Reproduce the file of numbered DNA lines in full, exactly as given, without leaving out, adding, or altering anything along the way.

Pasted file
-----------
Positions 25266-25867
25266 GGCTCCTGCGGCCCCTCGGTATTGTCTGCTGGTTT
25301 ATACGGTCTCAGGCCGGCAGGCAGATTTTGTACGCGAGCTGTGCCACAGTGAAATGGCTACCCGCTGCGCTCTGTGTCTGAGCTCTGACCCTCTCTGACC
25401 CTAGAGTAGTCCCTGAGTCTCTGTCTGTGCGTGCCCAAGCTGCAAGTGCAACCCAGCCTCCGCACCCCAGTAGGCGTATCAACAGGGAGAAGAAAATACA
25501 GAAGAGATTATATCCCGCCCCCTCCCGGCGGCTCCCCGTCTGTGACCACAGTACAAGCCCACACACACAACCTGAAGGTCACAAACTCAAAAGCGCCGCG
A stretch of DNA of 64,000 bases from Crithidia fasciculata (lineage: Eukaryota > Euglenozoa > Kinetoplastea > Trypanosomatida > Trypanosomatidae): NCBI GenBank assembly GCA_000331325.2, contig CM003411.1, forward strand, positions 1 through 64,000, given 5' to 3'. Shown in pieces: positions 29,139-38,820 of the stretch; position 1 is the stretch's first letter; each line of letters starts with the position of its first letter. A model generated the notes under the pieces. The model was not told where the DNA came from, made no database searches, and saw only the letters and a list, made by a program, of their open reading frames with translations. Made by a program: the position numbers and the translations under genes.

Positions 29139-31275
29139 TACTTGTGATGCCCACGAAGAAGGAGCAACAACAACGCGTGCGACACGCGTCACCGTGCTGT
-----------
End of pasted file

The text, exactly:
Positions 25266-25867
25266 GGCTCCTGCGGCCCCTCGGTATTGTCTGCTGGTTT
25301 ATACGGTCTCAGGCCGGCAGGCAGATTTTGTACGCGAGCTGTGCCACAGTGAAATGGCTACCCGCTGCGCTCTGTGTCTGAGCTCTGACCCTCTCTGACC
25401 CTAGAGTAGTCCCTGAGTCTCTGTCTGTGCGTGCCCAAGCTGCAAGTGCAACCCAGCCTCCGCACCCCAGTAGGCGTATCAACAGGGAGAAGAAAATACA
25501 GAAGAGATTATATCCCGCCCCCTCCCGGCGGCTCCCCGTCTGTGACCACAGTACAAGCCCACACACACAACCTGAAGGTCACAAACTCAAAAGCGCCGCG
A stretch of DNA of 64,000 bases from Crithidia fasciculata (lineage: Eukaryota > Euglenozoa > Kinetoplastea > Trypanosomatida > Trypanosomatidae): NCBI GenBank assembly GCA_000331325.2, contig CM003411.1, forward strand, positions 1 through 64,000, given 5' to 3'. Shown in pieces: positions 29,139-38,820 of the stretch; position 1 is the stretch's first letter; each line of letters starts with the position of its first letter. A model generated the notes under the pieces. The model was not told where the DNA came from, made no database searches, and saw only the letters and a list, made by a program, of their open reading frames with translations. Made by a program: the position numbers and the translations under genes.

Positions 29139-31275
29139 TACTTGTGATGCCCACGAAGAAGGAGCAACAACAACGCGTGCGACACGCGTCACCGTGCTGT